Readability is a Myth

Brittney Morris


Berlatsky, N. (2015, January 2). Readability is a Myth. Retrieved from
Summary: This article talks about the supposed difficulty of certain books. There is the thought that books that are difficult to read are ultimately worthwhile, especially some of the classics. However, that same stigma is not attached to lower-level books, and those books may be just as difficult to read but for different reasons. This article points out that what is easy for one reader may be very difficult for another for all sorts of reasons.
Evaluation: I liked reading through this article because it wasn’t written in that dry, scholarly tone that so many articles about education can be. Berlatsky was really good about showing examples to explain his point. This was not a super long and painful article to get through, and I liked that it made me think about all the different reasons a person might be having difficulties getting through a book aside from just not wanting to put the work into it.

Reading Insights

Amy Hubschman

ET- Brain Research
ET- Learning Styles

Krashen, S. (2004). The power of reading. Insights from the research. Portsmouth, NW: Heinemann Publishers

This 150 page book summarizes what the majority of the scholarly research says about current reading trends, current reading programs, reading initiatives, reading policies, and the various types of general reading being done by children and schools across the United States.  It also discusses how reading influences cognitive development in young children.  Every discussion is backed up professional studies and offers readers quick summaries of what the complied findings do and don’t say on the particular topics.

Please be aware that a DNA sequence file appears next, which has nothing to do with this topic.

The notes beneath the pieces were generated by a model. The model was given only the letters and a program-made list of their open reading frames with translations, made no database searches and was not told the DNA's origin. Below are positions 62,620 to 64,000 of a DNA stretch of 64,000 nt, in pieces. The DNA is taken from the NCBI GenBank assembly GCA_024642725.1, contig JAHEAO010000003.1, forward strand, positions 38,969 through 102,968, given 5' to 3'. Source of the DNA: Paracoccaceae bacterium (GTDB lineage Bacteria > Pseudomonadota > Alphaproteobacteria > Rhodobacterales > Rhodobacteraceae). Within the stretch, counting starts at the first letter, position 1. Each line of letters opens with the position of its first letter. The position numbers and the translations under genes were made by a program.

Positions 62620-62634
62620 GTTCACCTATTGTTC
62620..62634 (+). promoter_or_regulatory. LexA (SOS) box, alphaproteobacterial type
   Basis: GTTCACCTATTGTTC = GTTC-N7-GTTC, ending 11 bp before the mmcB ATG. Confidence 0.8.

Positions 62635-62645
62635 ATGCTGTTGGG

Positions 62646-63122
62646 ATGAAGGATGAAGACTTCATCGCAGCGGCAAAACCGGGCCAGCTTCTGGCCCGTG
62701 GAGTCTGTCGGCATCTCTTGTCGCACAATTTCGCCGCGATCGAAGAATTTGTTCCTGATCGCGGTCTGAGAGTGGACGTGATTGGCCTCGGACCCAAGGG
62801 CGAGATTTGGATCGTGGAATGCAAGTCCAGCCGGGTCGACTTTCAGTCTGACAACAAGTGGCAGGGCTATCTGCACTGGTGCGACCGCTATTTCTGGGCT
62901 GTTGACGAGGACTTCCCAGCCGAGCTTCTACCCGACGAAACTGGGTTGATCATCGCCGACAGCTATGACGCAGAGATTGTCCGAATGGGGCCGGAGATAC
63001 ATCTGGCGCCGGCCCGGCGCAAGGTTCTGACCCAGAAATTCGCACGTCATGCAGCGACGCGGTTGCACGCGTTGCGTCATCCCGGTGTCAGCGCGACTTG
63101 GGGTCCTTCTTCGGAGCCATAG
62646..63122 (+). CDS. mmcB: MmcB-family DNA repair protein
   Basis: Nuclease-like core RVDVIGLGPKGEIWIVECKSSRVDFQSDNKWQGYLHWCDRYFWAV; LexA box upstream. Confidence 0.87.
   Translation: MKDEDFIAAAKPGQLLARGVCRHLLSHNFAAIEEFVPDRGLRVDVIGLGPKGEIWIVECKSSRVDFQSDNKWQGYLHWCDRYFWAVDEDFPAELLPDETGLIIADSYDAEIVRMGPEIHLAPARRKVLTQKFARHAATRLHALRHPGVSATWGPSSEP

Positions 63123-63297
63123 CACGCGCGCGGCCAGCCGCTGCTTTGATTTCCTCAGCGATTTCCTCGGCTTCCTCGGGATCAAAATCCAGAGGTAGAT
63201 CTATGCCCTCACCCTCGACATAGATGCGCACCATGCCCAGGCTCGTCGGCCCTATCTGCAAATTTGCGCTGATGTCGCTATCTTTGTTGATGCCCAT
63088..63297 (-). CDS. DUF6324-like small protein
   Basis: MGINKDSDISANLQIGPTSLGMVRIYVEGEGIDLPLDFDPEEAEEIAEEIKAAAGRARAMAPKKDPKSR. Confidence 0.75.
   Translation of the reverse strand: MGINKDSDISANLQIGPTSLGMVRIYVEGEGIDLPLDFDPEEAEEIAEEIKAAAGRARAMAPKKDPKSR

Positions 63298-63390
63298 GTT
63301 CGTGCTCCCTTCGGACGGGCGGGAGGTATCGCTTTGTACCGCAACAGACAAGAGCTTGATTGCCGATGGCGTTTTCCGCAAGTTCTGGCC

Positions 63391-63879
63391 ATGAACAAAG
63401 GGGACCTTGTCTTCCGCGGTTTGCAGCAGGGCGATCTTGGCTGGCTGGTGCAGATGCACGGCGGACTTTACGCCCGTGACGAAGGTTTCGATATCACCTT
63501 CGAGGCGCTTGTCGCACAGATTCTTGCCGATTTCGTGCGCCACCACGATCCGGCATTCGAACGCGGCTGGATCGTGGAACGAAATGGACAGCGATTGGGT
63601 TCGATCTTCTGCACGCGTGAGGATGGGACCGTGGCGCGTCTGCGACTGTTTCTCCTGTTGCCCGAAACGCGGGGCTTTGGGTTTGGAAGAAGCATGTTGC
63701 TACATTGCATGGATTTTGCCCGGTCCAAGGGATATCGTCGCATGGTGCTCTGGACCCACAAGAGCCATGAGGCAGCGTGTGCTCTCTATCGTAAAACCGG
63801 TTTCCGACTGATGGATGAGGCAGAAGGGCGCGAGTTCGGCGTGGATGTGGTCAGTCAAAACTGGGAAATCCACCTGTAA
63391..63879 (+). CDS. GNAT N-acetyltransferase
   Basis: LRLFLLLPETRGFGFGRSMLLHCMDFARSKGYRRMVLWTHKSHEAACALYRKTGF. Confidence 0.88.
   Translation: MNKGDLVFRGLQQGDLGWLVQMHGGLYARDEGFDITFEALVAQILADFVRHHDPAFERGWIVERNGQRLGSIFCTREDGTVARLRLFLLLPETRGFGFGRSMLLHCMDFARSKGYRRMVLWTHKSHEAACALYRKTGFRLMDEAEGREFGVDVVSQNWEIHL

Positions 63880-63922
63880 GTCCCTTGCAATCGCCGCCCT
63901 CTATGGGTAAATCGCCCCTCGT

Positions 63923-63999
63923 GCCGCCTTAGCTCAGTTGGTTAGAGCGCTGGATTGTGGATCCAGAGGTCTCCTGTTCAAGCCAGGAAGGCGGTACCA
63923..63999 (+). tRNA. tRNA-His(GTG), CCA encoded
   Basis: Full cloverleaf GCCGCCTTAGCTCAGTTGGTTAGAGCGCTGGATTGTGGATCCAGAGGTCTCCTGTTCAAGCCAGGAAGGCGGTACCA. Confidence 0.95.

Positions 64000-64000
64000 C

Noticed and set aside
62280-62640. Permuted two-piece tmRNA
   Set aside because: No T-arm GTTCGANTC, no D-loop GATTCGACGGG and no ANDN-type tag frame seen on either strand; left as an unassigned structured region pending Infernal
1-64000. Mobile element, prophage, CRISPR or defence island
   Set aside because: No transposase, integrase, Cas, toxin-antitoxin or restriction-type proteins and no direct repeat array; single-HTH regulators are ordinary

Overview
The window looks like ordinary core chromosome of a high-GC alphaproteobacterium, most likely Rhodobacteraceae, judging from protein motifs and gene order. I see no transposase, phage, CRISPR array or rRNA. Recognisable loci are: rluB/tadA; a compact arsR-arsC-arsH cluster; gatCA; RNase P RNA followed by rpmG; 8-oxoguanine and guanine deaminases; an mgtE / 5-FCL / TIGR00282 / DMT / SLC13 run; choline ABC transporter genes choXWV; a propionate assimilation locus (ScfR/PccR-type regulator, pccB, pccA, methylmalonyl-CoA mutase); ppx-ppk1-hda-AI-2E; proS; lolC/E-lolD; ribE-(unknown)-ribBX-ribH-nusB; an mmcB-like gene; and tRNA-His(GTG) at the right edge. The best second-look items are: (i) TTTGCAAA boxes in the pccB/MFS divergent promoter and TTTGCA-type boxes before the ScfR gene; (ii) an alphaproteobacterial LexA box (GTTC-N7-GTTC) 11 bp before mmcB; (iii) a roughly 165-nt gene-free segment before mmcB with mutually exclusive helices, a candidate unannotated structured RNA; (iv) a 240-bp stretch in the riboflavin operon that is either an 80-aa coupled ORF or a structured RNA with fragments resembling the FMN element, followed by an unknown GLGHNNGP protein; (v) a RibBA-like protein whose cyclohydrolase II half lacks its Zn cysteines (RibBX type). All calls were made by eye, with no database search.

Although this book covers numerous topics the main focus of the book is FVR or Free Voluntary Reading.  FVR is one of the main highlights of most libraries.  Information professionals have the task of connecting the patron to the needed piece of information and majority of the time that is FVR information pieces/topics.  This book would be helpful for new classroom educators and new school librarians to summarize the vast majority of current research involving reading trends and give them a firm foundation of what professionals and leaders in the field of information science collectively say on various topics.